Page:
I get so tired of those polyannas who keep urging older people to have a good attitude and live an active lifestyle.  You can’t be vibrant and active if you go blind in your later years or if you’re physically unable to get around. It’s not always about attitude. We need to have more autonomy to decide when it’s time to end a meaningless life. See the book

What Makes Olga Run?: The Mystery of the 90-Something Track Star and What She Can Teach Us About Living Longer, Happier Lives 

The author studied  90-plus woman who runs marathons, trying to decide what keeps her going. Despite the title, Olga’s success is based on idiosyncratic factors and has no lessons for the rest of us. She’s an outlier.  

These posts shows that people have very different experiences and to draw conclusions based on limited experience. If you’ve known a vibrant 90-year-old who runs marathons and has a great attitude, you can conclude that it’s all a matter of attitude. If you meet someone who’s miserable and wants to die, you conclude that they’ve got a bad attitude. In fact, someone who’s enjoying life might have a positive attitude **because** she’s healthy and strong and capable of running those marathons; someone might seem to have a negative attitude when in fact there’s no cure for a debilitating, painful condition and/or because they lose everything that’s meaningful.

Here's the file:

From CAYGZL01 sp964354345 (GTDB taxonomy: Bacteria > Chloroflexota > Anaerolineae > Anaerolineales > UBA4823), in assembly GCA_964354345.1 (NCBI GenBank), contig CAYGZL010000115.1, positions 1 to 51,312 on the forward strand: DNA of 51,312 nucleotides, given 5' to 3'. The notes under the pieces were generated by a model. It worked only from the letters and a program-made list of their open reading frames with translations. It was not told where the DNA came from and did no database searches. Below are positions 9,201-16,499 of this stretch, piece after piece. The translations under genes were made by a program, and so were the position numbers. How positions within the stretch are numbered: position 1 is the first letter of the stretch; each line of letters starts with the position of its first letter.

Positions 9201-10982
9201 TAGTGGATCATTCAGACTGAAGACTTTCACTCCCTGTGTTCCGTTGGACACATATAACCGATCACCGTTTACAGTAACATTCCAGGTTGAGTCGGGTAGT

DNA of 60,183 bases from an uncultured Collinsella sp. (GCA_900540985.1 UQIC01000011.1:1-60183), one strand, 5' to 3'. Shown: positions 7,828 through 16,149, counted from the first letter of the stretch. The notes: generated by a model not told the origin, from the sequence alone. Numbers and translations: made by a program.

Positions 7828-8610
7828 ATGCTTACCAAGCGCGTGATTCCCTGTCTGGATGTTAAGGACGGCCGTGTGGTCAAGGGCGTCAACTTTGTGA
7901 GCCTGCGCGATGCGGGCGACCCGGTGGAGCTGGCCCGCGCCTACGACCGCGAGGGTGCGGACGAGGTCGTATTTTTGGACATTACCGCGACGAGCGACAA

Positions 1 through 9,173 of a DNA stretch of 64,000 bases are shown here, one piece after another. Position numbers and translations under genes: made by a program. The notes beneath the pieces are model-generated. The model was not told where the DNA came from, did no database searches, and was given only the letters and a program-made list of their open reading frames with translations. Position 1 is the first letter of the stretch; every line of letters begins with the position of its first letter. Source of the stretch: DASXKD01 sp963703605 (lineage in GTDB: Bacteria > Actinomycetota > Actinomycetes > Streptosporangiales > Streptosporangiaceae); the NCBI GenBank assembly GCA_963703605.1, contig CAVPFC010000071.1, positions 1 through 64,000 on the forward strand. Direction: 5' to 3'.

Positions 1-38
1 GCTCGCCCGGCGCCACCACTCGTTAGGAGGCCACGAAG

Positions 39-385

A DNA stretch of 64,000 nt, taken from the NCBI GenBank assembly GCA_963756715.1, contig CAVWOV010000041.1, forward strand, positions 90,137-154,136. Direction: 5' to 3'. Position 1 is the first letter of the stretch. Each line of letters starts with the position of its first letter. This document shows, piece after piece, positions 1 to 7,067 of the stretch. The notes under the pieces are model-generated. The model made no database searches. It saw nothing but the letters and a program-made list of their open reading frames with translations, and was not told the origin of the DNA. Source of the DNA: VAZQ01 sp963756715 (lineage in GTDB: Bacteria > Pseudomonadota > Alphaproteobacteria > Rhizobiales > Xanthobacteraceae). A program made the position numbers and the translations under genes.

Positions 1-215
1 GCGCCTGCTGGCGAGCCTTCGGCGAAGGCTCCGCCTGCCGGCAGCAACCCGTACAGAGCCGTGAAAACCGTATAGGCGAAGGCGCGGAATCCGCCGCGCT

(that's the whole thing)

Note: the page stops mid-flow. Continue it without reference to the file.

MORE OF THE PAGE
If you know someone in a “good” nursing home, who has the temperament to handle institutional living, and who has visitors who can come every day, you may not understand why someone else can’t tolerate a nursing home, when in fact the second may be a place with bad food, forced room-sharing, indifferent care and being tied to  chair in front of a television all day.